Climate Justice Forum
On Wednesday 29 July, 6pm-8pm, we’re holding a Climate Justice Forum for Global Justice Now activists and staff to share what we’ve all been doing around climate justice issues and discuss what some of the climate-related priorities might be for the organisation in the year ahead. If you’d like to join the meeting (on Zoom), then please register via our website.
Oxford University and AstraZeneca
Oxford University scientists are developing a potential Covid19 vaccine. You may have seen coverage of this vaccine in the media, as the government has already ordered 300 million doses. This potential vaccine has been developed with millions of pounds in public funding from the government. But Oxford University has entered into a secret deal with British pharmaceutical company AstraZeneca and we suspect that AstraZeneca has taken control of this vaccine, leaving the company free to profiteer from it in years to come – especially if Covid19 become endemic and annual immunisations are required.
Together with our allies in the UK, we have written open letters to both AstraZeneca (pdf) and Oxford University (pdf) to call on both parties to publish their secret deal so we can see if patients are being put before profits with this publicly funded vaccine. We now want to ramp up public pressure on this deal. At the end of June, Global Justice Oxford turned up at Oxford University’s Jenner Institute, where the research is being conducted, to wash their windows as a call for transparency!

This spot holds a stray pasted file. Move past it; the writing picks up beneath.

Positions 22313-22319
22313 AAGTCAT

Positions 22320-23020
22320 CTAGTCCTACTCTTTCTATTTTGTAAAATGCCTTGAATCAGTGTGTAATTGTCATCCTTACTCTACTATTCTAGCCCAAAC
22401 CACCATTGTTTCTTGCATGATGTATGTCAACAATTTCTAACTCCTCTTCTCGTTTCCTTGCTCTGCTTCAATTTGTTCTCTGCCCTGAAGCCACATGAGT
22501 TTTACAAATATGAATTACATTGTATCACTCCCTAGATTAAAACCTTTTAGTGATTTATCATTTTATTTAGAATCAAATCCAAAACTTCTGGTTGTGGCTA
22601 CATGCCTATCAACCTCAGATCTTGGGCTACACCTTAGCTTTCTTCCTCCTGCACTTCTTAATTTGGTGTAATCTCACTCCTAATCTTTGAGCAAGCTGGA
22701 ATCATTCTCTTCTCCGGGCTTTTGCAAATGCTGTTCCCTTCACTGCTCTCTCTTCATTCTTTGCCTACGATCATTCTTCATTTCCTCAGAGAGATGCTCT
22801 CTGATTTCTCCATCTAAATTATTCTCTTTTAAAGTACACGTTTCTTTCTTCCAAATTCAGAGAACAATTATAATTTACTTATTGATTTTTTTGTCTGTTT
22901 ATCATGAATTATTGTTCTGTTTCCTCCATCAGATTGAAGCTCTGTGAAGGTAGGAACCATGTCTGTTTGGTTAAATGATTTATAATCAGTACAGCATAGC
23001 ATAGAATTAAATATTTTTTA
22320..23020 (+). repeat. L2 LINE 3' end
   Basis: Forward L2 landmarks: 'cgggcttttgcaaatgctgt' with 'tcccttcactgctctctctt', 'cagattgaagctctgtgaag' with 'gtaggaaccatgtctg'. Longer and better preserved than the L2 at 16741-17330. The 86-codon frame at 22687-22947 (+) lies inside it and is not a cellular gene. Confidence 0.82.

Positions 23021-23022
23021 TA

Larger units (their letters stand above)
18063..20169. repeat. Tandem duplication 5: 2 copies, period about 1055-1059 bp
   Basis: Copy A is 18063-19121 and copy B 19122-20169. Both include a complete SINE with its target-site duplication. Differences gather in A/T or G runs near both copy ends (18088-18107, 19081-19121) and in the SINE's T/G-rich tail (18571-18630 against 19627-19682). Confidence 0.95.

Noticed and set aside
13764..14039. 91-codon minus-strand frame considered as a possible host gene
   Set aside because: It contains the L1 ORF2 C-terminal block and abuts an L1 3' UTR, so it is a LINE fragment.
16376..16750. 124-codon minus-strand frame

We will also be launching a new e-action next week to put pressure on AstraZeneca to publish their deal with Oxford University as well as to commit to sharing the vaccine, along with the technical know-how on how to produce it, with the WHO so that other countries can access the vaccine patent-free. We can send the link to this action to you when it’s ready.
The advance vaccine order by the government is part of worrying trend of ‘vaccine nationalism’ – this is where rich countries secure vaccine supplies for themselves first. The US and four EU countries have also secured advanced supplies. These moves could trigger further attempts by other rich countries to hoard initial supplies and leave countries in the global south without access.
These moves are not just morally questionable but are self-defeating because this is a global pandemic where no one is safe until everyone is safe. Moreover, there are no guarantees in vaccine research and a more effective vaccine may emerge first from another country. We are pushing the government to collaborate with other governments and support the WHO efforts around fair allocation and its Covid-19 patent pool which will enable open access to all vaccines and treatments to every country patent-free.